Martha has been paying attention to the teaching on resurrection. She knows how powerful Jesus is and she asks him to act—according to his plan. She hopes that Jesus can do something even though Lazarus is in the tomb. Martha hands the reigns over to Jesus saying, I know that God will give you whatever you ask. Go ahead Jesus, you set the agenda. It’s Jesus who says, Your brother will rise.

So they go to the tomb and Jesus commands them to roll away the stone.

And because old habits die hard, our Martha Stewart character says, NO! NO! It will stink! You can’t have a proper mourning party with that awful smell all around. What will the neighbors say? Nobody will want to be here with us if it smells bad! No, Jesus, we don’t want that.

Jesus tells her to ignore the smell and focus on witnessing the glory of God. And so they roll away the stone and Lazarus comes out, alive. This is Jesus ultimate healing, life from death. Lazarus comes out of the tomb and Jesus commands those around him to unbind him and let him go.

Jesus can heal a blind man, raise a dead man but he forgets to take off the bindings? Why? Probably because it's a teachable moment. We are all at some point or another trapped in darkness. But more often than not we are also fully present in the world and find ourselves in bindings. Like Lazarus we are in the world but confined. We find ourselves so wrapped up in having a perfect house or the greatest car or flawless skin or a killer body that we fail to really live. 

Dominique Ponko Owner of Yogaflow
In my Yoga class, the teacher will tell us to do this crazy, twist wrap thingy called a full-bind.

<--- This is a real full bind done by a                          professional. This is NOT me.

 It can take years of practice to be flexible enough get into a full bind like this. Over the years we practice binding and constraining ourselves rather than experiencing the freedom of new life in Christ. Once I'm in my own, less picturesque version this bind, it's hard to do much else--I can't walk or jump. Truth be told it kind of hurts. And while we can breathe deeply and find peace in those constraints, we aren't meant to stay in them.

We are meant to come out of them just as Lazarus came out of his burial cloths to live again.  

Jesus’ command to unbind Lazarus is a command to all of us to let go of our preconceived notions that hold us down. It’s Jesus' call let go of our own agendas and be open to what God has in store.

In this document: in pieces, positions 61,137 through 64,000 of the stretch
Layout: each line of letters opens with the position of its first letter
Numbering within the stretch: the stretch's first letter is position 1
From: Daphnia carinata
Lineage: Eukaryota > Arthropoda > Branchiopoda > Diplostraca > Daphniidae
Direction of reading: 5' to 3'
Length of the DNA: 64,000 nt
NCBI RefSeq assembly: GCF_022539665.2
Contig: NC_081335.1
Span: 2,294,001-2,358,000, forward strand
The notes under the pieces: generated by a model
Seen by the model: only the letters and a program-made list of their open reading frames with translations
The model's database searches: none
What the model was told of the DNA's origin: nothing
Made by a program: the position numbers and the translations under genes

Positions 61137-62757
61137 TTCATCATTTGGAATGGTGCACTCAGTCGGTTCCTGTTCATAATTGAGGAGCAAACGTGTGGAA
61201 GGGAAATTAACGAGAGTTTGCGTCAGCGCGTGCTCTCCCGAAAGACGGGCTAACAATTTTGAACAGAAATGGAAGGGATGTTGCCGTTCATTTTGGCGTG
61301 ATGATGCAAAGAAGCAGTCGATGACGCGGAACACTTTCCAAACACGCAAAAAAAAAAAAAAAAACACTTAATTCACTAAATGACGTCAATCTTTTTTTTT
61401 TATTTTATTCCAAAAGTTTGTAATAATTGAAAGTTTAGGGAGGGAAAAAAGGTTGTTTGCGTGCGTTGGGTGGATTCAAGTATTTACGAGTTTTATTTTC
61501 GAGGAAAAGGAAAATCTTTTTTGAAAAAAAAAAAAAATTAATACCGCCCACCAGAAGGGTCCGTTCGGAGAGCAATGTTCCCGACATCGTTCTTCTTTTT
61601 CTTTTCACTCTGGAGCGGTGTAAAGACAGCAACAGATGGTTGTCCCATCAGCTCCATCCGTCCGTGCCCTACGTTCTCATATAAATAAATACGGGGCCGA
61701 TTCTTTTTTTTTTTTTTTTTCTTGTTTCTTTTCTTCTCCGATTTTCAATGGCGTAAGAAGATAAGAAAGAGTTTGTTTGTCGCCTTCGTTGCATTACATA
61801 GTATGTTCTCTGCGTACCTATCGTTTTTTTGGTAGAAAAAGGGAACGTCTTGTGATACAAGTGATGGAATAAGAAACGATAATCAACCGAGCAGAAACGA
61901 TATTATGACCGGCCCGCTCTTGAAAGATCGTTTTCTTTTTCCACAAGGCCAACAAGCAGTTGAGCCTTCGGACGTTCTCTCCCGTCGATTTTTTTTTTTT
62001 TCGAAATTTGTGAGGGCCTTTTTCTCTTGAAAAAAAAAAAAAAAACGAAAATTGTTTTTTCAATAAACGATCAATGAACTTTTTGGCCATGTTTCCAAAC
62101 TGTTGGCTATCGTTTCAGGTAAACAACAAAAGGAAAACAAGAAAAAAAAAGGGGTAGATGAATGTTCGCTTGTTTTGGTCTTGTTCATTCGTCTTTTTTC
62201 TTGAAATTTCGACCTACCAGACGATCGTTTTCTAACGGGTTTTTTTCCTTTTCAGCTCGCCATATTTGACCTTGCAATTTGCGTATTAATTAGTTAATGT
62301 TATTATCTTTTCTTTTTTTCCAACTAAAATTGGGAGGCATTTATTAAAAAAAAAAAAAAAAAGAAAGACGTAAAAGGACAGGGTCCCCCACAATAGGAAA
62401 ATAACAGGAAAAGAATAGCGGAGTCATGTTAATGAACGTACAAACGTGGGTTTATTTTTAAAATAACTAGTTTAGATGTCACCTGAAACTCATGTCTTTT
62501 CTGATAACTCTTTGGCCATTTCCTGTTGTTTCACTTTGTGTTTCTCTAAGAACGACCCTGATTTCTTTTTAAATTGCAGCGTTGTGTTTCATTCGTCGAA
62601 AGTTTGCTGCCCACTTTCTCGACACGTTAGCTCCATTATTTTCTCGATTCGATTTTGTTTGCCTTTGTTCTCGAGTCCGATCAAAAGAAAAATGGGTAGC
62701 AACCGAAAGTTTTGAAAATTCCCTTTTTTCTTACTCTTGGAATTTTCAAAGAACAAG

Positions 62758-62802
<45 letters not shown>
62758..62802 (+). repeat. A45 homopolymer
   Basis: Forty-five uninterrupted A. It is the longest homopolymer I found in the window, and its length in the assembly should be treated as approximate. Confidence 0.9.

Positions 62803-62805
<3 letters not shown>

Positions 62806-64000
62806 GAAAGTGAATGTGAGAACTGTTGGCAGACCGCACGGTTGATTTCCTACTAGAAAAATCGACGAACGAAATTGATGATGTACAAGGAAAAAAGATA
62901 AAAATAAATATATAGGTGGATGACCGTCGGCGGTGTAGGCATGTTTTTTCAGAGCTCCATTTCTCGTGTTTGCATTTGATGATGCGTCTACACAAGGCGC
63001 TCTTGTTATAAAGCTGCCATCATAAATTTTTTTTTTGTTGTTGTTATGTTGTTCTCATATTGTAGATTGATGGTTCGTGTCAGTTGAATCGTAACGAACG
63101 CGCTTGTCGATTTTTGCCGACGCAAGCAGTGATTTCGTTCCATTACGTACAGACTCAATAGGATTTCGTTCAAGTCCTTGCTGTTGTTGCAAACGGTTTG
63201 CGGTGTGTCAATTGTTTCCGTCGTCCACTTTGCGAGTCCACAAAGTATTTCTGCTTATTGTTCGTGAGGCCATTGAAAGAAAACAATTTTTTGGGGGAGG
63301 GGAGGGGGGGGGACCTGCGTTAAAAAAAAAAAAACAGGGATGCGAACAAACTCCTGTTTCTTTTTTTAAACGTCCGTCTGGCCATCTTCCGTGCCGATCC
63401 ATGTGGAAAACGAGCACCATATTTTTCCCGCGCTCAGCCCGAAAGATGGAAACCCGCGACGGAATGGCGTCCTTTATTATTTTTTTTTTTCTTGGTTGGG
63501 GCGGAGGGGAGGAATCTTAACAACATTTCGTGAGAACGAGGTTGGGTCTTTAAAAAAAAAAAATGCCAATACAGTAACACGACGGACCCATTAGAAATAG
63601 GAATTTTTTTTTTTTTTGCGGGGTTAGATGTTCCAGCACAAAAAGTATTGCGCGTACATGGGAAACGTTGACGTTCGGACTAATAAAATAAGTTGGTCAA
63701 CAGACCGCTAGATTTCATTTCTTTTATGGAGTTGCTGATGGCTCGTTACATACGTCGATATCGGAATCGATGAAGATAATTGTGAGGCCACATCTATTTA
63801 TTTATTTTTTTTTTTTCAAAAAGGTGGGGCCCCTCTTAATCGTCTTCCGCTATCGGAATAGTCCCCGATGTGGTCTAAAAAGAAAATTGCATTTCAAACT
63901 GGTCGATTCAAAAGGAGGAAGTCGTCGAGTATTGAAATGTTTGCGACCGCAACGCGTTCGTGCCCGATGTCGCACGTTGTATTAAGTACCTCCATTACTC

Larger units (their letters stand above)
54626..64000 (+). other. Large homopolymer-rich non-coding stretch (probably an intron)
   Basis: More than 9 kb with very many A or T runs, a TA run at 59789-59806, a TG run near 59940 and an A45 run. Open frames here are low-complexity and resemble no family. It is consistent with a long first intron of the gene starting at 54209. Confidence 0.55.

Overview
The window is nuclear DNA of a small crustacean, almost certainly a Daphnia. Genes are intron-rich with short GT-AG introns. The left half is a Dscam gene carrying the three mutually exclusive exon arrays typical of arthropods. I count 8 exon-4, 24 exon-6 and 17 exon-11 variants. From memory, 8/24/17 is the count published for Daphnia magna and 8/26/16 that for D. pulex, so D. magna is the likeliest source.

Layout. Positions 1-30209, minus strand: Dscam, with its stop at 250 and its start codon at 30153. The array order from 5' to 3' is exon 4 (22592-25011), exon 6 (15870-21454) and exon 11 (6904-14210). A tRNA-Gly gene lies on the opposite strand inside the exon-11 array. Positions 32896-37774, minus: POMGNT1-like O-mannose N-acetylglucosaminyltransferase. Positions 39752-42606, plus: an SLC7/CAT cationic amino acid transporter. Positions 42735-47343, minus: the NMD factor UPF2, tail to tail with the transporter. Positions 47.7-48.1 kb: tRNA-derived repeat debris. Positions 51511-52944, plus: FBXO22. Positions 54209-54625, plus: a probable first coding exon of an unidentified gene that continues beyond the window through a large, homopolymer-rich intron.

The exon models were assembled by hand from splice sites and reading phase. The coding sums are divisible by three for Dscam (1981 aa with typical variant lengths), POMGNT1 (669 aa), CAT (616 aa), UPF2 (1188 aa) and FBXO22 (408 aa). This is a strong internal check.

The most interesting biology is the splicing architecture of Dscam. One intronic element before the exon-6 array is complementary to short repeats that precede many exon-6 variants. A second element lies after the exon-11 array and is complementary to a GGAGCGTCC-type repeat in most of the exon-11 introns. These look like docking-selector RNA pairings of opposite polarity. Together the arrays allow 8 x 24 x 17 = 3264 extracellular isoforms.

Maybe he was looking at Martha when he said this—if so, maybe he really meant don’t try to bind me to your agenda, to your plan for the way things should be. I'm setting the agenda. Go with it. How often are you submitting to someone else's idea of what is good or right? 

Maybe he was looking at his disciples as he said it—If so, maybe he meant, don’t let your fear hold you back. Don’t be afraid to follow where I’m leading. Trust me. How often does fear hold you back from trying something new?

Maybe he was looking at Lazarus as he said it—If so maybe he meant be free from the bonds of death. Don't let the cave hold you back. Drop the burial cloths and embrace life once again. How often do you let your past interrupt your future? 

Are we so used to the darkness of the cave that we are afraid to come out blinking in bewilderment at being truly alive?

It is through the life, death and resurrection of Christ we can break loose the chains of anxiety that hold us back. We can rest assured that God’s agenda is enough for our lives. We don’t have to make everything perfect.

The things that are essential to the eternal will be accomplished. 

Maybe not according to our timetable, but God will see to it.

Sometimes when we break free of our bindings we no longer meet the expectations of the Marthas in our lives. When we aren't constrained by the things of this world, the frantic, manic, get-it-perfect lifestyle suddenly seems unimportant. We may even be called procrastinators or lazy or misguided or naïve.

Like Lazarus we have to let that stone be rolled away and have the bindings removed so that we can get out of that dark, dank cave and into the light, not once but over and over again in our lifetimes. We are awfully good at putting the bindings back on each other and ourselves. But, each time we loosen the bindings, we can catch a glimpse of the eternal. We can come face-to-face with Christ-- a friend, a savior--who weeps with us, cries for us and calls us out of the tomb and into the light of new life.